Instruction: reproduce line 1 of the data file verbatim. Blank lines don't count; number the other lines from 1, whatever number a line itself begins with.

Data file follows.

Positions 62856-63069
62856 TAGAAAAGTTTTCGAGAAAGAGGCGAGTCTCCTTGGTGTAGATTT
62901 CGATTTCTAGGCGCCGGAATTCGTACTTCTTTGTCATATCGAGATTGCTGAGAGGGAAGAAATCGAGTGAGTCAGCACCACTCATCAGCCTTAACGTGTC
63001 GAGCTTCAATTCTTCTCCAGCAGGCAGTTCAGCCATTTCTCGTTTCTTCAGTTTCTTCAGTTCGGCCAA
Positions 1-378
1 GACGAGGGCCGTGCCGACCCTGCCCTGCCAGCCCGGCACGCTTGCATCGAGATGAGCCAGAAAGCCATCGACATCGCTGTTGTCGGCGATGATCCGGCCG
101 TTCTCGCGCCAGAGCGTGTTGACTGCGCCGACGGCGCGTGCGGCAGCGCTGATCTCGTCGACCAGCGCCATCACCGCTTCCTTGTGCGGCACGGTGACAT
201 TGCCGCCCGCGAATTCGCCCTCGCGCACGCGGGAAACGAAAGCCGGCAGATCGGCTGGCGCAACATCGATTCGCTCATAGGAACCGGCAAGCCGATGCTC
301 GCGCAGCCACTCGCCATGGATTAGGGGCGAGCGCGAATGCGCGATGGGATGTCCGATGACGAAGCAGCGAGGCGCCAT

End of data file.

Positions 62856-63069